What is the AEX 25 Index?

Online broker services offer traders the opportunity to buy and sell a variety of financial instruments, including positions on international indices. A stock market index represents the top shares listed on a particular exchange, and provides a clear indication of the health of a national economy.

A stock exchange brings together entities in need of financing. These include private and public companies, local authorities, the state, and agents with financing capacity such as savers and investors. The market helps entities acquire funds to finance the development, marketing, and distribution of their products or services, whether domestically or internationally.

Whereas some traders choose to invest in individual stocks, others opt to open positions on an index as a whole by trading ETFs (Exchange Traded Funds). This is in order to profit from the price evolution of a large group of the most important companies in a given country. ETFs are generally available only on the larger stock markets such as the S&P 500 and the NASDAQ, however, many investors prefer to identify more targeted opportunities on specific stocks.

Brokers like UFX.com allow you to benefit from advanced trading and charting tools when investing in the French index (the CAC40), the German index (the DAX30), and the Amsterdam Exchange index (the AEX 25).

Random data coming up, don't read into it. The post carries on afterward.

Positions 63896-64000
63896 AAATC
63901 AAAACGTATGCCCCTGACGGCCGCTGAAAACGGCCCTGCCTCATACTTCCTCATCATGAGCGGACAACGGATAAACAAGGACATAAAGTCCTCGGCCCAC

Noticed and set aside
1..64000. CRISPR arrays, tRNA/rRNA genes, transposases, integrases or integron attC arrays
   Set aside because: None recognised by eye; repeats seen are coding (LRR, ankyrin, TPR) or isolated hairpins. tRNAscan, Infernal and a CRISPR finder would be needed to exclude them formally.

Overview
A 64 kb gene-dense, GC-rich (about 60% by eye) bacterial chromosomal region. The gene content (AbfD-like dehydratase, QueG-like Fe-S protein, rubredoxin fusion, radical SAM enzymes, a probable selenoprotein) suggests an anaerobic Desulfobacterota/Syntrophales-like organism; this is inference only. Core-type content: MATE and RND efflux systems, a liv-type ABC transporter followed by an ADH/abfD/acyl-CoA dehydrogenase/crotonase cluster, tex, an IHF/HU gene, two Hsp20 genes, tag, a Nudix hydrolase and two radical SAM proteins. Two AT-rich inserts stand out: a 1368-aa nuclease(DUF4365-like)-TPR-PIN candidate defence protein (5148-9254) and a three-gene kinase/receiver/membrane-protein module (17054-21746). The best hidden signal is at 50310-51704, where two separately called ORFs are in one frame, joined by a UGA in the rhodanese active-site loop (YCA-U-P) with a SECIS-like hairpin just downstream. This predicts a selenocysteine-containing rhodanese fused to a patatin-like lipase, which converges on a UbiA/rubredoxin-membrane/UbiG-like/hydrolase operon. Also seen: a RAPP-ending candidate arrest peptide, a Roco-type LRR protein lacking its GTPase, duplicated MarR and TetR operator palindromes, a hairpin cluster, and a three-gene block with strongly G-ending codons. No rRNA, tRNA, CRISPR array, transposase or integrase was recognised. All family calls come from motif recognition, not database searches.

What is the AEX 25 Index?

The AEX 25, representing the Amsterdam Exchange index, is made up of 25 large Dutch companies, including Royal Dutch Shell, Unilever, ING Group, Philips, and Heineken. Financial stocks account for nearly 30% of this index, Consumer Goods make up more than 20%, followed by Consumer Services, representing almost 15%.

Launched in 1983, the AEX 25 is reviewed quarterly in June, September, and December while a full annual review is conducted in March. During its quarterly review, companies are often removed or added to the index.

The AEX is a market value-weighted (capitalization-weighted) index, which means that its constituent stocks are weighted differently according to the value of each company. This weighting is calculated by multipying the share price by the number of outstanding shares.

When investing in the Dutch stock exchange, traders should not only stay updated on economic news concerning the Netherlands, but also on all European countries. Stock exchanges in Europe are highly correlated and any trading activities between these nations can impact traders’ decisions. For example, in 2000 the Euronext NV was established following a merger between the Paris, Brussels, and Amsterdam stock exchanges.

Trade agreements and the geopolitical environment also play important roles in the price evolution of a stock index, helping traders determine expectations and projections for future growth.